November 3, 2022
Rancidity is a legit concern with fish oils and other omega-3 products. If these supplements aren't sourced, produced, distributed, stored or taken properly, they become more vulnerable to oxidation—which might make them stink, taste terrible, lose efficacy or even be harmful. Knowing consumers worry about this, our Secret Shopper surveyed how one retailer explained the issue and offered assurance.
Natural Foods Merchandiser: How can I be certain to avoid rancid omega-3 supplements?
Retailer: Well, it starts with choosing a high-quality fish oil or other omega-3. Fish goes bad quickly, and you know how terrible that can smell! So always check the "best buy" date on the bottle to make sure it's still good. We keep a close eye on that, so you should never find expired omega-3s in in our store, but it never hurts to check. Other than that, you're asking about capsules, right? Or liquid?
Natural Foods Merchandiser: Both. But I usually buy capsules.
Retailer: OK, liquids should always be kept cold, like they are here. But capsules too should be stored in the fridge after you open them to prevent contact with the air—that's what turns omega-3s rancid.
Natural Foods Merchandiser: Alright, so if I use an omega-3 before its "best buy" date and keep it refrigerated, I should be good? Can anything else cause rancidity?
Retailer: Hmmm … not that I can think of, although I guess anything is possible. But if you ever do come across an omega-3s that smells bad, definitely toss it!
How did this retailer do?
Our expert educator: Elana Natker, R.D., director of consumer and health care practitioner communications at the Global Organization for EPA and DHA Omega-3s (GOED)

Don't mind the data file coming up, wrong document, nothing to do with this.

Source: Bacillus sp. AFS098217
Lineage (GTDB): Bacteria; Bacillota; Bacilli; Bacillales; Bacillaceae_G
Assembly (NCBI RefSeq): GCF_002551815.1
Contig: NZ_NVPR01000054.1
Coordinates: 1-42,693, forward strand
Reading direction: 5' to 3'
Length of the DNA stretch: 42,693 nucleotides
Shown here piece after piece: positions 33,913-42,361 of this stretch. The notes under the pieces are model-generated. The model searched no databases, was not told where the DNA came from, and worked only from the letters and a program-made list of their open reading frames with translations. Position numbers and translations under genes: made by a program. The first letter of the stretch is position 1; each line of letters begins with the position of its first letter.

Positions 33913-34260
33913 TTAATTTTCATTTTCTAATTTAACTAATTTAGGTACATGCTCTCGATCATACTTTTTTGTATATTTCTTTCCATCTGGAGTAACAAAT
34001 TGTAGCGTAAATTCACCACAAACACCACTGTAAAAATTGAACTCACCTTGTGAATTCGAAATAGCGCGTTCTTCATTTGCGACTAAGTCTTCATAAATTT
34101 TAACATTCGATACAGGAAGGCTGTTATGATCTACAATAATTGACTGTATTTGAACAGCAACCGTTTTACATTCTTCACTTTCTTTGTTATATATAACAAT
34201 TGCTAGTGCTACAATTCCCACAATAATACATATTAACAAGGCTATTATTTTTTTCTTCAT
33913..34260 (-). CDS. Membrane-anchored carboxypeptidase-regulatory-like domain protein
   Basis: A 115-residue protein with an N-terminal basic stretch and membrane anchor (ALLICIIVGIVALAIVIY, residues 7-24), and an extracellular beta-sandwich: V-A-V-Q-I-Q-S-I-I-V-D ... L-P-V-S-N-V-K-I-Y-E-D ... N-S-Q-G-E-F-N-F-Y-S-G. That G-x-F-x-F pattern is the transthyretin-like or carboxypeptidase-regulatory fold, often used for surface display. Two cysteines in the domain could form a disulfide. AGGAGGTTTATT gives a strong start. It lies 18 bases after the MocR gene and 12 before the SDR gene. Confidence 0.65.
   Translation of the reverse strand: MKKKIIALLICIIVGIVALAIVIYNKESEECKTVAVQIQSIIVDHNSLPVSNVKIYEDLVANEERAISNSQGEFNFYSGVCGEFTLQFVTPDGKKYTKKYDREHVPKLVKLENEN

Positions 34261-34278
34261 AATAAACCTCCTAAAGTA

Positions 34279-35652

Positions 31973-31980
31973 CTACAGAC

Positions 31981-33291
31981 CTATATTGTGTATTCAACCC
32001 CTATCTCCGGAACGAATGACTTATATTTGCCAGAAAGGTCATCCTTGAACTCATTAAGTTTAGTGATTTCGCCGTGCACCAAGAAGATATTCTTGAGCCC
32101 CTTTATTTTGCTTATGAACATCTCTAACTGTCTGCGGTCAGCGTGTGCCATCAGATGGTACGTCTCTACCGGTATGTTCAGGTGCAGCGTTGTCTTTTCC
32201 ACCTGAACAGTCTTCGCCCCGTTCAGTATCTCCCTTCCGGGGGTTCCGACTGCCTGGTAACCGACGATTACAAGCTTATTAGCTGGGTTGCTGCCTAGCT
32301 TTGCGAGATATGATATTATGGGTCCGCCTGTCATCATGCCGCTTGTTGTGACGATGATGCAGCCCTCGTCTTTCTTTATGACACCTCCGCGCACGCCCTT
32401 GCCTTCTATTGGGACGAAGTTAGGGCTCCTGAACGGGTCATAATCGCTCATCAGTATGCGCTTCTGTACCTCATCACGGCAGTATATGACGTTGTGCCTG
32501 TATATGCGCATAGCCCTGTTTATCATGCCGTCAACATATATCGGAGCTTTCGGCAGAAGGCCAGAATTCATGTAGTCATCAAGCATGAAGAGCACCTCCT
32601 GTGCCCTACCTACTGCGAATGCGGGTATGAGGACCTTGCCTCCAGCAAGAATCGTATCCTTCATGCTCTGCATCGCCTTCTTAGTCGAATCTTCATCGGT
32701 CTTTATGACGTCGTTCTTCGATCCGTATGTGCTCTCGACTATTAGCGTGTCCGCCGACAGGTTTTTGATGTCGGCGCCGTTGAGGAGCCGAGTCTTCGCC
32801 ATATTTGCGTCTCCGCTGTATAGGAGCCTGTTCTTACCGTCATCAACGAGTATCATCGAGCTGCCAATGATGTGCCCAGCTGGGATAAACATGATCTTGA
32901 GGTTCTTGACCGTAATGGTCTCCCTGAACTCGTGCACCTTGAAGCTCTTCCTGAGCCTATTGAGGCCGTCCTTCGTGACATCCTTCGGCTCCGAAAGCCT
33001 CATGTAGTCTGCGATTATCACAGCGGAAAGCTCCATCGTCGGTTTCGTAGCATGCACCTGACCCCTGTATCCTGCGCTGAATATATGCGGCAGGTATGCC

This retailer seems to take good care of their omega-3 products, which is great! I love that they prioritize high-quality supplement brands and monitor the "best by" date, since that's the manufacturer's quality guarantee.
I disagree with the retailer's recommendation to store capsules (or softgels) in the refrigerator, as there really is no benefit unless you prefer swallowing cold pills. But they are right that liquids should be stored in the fridge. I'll also point out that you should never store omega-3s in the freezer since the gel coating can become brittle.
Oxidation happens when a supplement is exposed to light and air. A properly closed bottle helps with limiting air exposure, and it doesn't matter if that closed bottle is in a refrigerator, cabinet or drawer. And to limit light exposure, most omega-3 supplements come in opaque or dark bottles that act as sun blocks.
As for using your nose as a guide, know that some fish oils do have a fish smell. But it should smell "fish-fresh," not unpleasant. So if a product smells bad, yes, you should probably toss it.
The hardest part for consumers is knowing which omega-3 supplements are high quality. Price isn't an indication of quality, and the most expensive supplement isn't necessarily the best. I recommend buying from GOED member companies, which have agreed to uphold strict standards of quality and ethics.
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